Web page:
Security. Vintage cars with antitheft devices are less of a target for thieves, lowering your insurance rates.
Modern classic car insurance rates
Compare average annual car insurance rates for 10 modern classic cars. Your car’s make, model, trim and year are the biggest factors that affect your actual rates.
Cut the cost of protecting your valuable classic with a little work before signing up for or renewing your policy.
Bundle other insurance. If you’re using a standard insurer, you may save if you buy homeowners or renters insurance from the same company.
Check with your car club. Belonging to a car club could lead to discounts from affiliated car insurers.
Combine cars. If you have several classic cars, see about insuring them all under one policy for savings.
Invest in security. An antitheft system and updated security for your garage could cut your premium.
Mind your miles. Not driving means not having as high of a risk for claims, which lowers your premiums.
Shop around. If you don’t like your rates, get quotes and compare coverage with other insurers, or negotiate a lower rate with your current insurer.
Store your car. If you’re not hitting the road or doing the show circuit for a while, store your car in a safe space and let your insurer know. You could get a low-mileage discount or a storage insurance policy that reduces coverage while your car is locked up.
What does classic car insurance cover?
Although the exact level of coverage available differs between insurers, you can generally find coverage for:
Agreed value. Agreed value determines your car’s worth and pays claims for that exact amount, unlike market value coverage.
Choice of mechanic. You have the freedom to take your car to your trusted classic car mechanic.
Lay-up periods. Many vintage cars spend time being laid up, maintained or cleaned, and classic car insurers factor this in to premiums.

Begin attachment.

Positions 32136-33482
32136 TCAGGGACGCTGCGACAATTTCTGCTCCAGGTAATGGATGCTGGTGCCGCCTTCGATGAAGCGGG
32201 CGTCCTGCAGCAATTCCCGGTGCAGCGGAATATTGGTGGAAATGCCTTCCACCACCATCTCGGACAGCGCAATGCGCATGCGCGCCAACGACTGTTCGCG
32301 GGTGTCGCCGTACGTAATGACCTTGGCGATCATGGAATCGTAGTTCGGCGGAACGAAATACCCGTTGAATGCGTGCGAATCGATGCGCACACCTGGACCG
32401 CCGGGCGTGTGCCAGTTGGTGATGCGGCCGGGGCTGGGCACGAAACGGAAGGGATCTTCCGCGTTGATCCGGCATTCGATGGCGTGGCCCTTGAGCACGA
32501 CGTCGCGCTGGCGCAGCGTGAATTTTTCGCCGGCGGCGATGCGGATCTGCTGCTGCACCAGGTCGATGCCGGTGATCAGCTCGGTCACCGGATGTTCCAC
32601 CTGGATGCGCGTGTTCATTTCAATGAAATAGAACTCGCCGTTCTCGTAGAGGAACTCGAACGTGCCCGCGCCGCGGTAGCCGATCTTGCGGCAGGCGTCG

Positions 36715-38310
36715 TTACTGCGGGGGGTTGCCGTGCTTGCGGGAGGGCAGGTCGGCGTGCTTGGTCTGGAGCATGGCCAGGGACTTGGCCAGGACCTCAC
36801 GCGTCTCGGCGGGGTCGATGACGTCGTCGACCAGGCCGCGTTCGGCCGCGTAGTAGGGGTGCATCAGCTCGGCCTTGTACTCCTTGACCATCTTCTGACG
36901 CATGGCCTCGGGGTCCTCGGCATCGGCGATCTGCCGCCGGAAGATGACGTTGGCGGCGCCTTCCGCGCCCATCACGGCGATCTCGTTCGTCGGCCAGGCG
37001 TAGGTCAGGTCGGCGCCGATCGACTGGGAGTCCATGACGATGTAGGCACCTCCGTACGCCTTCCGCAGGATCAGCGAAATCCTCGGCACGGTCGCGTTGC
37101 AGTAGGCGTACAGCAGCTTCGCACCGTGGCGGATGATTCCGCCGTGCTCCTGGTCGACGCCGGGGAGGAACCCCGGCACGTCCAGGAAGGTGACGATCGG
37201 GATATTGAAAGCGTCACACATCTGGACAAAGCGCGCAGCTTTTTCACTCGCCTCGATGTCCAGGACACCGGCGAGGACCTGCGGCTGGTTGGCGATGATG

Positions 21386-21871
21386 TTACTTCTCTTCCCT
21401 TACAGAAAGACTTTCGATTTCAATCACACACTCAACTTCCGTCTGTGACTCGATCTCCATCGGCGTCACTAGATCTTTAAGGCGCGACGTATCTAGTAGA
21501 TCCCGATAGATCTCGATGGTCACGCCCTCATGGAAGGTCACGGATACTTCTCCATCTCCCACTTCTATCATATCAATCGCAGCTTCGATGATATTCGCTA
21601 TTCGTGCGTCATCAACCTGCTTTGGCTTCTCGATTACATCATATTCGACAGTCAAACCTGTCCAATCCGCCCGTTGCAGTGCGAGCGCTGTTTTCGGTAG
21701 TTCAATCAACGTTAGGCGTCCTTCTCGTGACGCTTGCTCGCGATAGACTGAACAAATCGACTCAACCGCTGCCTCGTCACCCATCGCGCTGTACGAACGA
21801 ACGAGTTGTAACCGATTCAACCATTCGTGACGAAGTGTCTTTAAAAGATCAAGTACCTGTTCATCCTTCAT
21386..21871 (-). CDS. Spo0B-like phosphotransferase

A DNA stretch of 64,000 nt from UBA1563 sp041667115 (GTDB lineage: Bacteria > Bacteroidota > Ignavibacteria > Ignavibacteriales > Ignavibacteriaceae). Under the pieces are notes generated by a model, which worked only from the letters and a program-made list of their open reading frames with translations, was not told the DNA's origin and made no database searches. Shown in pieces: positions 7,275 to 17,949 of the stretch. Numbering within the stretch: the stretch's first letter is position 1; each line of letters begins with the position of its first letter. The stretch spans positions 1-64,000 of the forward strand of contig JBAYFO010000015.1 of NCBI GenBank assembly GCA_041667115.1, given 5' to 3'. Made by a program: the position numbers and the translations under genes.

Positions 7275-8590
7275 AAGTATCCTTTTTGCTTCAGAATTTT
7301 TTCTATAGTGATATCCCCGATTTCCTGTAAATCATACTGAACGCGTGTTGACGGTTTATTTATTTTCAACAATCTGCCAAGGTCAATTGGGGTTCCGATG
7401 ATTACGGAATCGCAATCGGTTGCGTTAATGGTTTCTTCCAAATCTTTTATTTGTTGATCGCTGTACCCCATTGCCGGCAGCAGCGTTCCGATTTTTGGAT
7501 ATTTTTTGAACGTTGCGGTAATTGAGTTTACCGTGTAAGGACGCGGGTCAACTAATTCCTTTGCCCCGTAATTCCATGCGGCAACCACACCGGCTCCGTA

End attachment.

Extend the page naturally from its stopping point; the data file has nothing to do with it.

Car shows, events or tours. Your policy usually covers you while you’re transporting to or driving in a classic car event, but let your insurer know about the event beforehand.
Medical reimbursement. If someone gets injured in or around your car at a show it’s featured in, their medical bills could be covered.
Modifications. Classic cars may get modifications or attachments over the years, but classic car insurance includes or easily adds coverage for these.
Salvage rights. If your classic car suffers a covered total loss, you can keep the unrepaired car and your insurance payout, rather than sending it to the salvage yard.
Spare parts. Covers damage or theft to spare parts like tires or other gear.
Vandalism or theft. Since classic cars could be targets for thieves, comprehensive coverage protects your ride from theft, vandalism and other damage.
What’s not covered with classic car insurance?
A list of general exclusions applies to all classic car insurance policies. Your claim will usually not be paid for:
Loss or damage that happens outside the US
Tire damage from braking, punctures or cuts
Mechanical, structural or electrical failures
Repairs to existing damage
Deterioration, rust, corrosion or wear and tear
Fixing faulty repairs, unless as part of a claim
Replacing lock barrels and coded keypads
Depreciation or the loss of value of your vehicle
Intentional loss or damage
Damage from the legal seizure of your vehicle
War, riot, civil unrest or nuclear activity
Any act of terrorism
Discharge of any pollutants from your car